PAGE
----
Redox Anyone?

So many possibilities this week when it comes to enjoying a glass. Unity Day, United Nations Day, birthdays for Pablo Picasso, Kevin Kline and Samantha Bee.  The teleportation of Spanish soldier Gil Perez from the Philippines to Mexico in 1593. The first picture of earth from space, taken in 1946. Notorious Yankee Billy Martin punching out a marshmallow salesman.

As wonderful as all these events are and truly deserving of a moment of respect, we have decided to give our nod (and glass) of appreciation this entire week to the week. That is to say, International Chemistry Week.

Yes, chemistry. We apologize to anyone who might be having flashbacks to chemistry class, staring at the list of chemicals and trying to conjure up the proper equation for the reaction. We know there are entire hordes of people who shiver at the very thought of a trying to decipher what C8H10N4O2 looks like.

Unfortunately, chemistry has taken a bit of a beating in popular culture these days, not just among high schoolers. Chemistry is what big, bad companies with nefarious plans engage in. It is the evil science that brought us PCB’s, CFC’s, and oceans filled with plastic. It’s the reason Florida’s once pristine waterways are buried in sludge. There are holes in the ozone and acid in the rain thanks to chemistry.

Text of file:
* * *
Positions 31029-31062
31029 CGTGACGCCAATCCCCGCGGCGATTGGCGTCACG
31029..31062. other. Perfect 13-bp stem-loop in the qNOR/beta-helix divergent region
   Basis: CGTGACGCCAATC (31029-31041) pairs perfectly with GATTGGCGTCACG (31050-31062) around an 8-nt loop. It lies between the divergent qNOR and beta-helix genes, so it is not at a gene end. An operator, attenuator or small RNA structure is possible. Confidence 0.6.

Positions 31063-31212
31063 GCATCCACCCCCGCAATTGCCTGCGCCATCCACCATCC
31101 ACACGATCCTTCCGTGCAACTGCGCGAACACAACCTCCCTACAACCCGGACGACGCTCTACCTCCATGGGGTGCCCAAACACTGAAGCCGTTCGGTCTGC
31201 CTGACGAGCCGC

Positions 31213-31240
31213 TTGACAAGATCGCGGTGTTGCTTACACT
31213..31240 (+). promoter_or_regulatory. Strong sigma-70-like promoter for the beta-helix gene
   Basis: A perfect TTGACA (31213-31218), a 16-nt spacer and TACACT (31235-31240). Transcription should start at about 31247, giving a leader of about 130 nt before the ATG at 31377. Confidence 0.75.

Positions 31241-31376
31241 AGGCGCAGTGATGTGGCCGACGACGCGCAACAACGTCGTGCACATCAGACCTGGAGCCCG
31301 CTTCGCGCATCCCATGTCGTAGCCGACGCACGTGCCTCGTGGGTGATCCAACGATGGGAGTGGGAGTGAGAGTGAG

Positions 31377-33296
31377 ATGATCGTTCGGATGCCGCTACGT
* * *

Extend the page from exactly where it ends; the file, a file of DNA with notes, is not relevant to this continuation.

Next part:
Perhaps it would be better to say that chemistry conducted by humans can be bad. But chemistry itself can be very good. Chemistry gives us photosynthesis, blue skies, wine and beer, the smell of roses, the softness of silk, and the fundamental building blocks of all life. Chemistry is life. Without chemistry, planet Earth would be one giant mud puddle devoid of even the most basic living creatures.

Humans being what they are, they often unleash their latest creation without fully understanding the consequences. And okay, yes, sometimes the long-term consequences are hard to foresee. Other times, humans have simply chosen to ignore the warning and hope for the best. Hence the bad reputation that chemistry has been saddled with. But that doesn’t mean one should give up hope or throw up one’s hands in frustration. There’s still a lot chemistry can teach us and a lot that chemistry provides us in our everyday lives.

Including, as we mentioned above, the glory that is wine.

So if you happen to meet Kevin Kline this week or if you find yourself standing before The Old Guitarist, then a nod of appreciation is due. But don’t forget to acknowledge the amazing and glorious world around you and the chemistry that makes it all possible.

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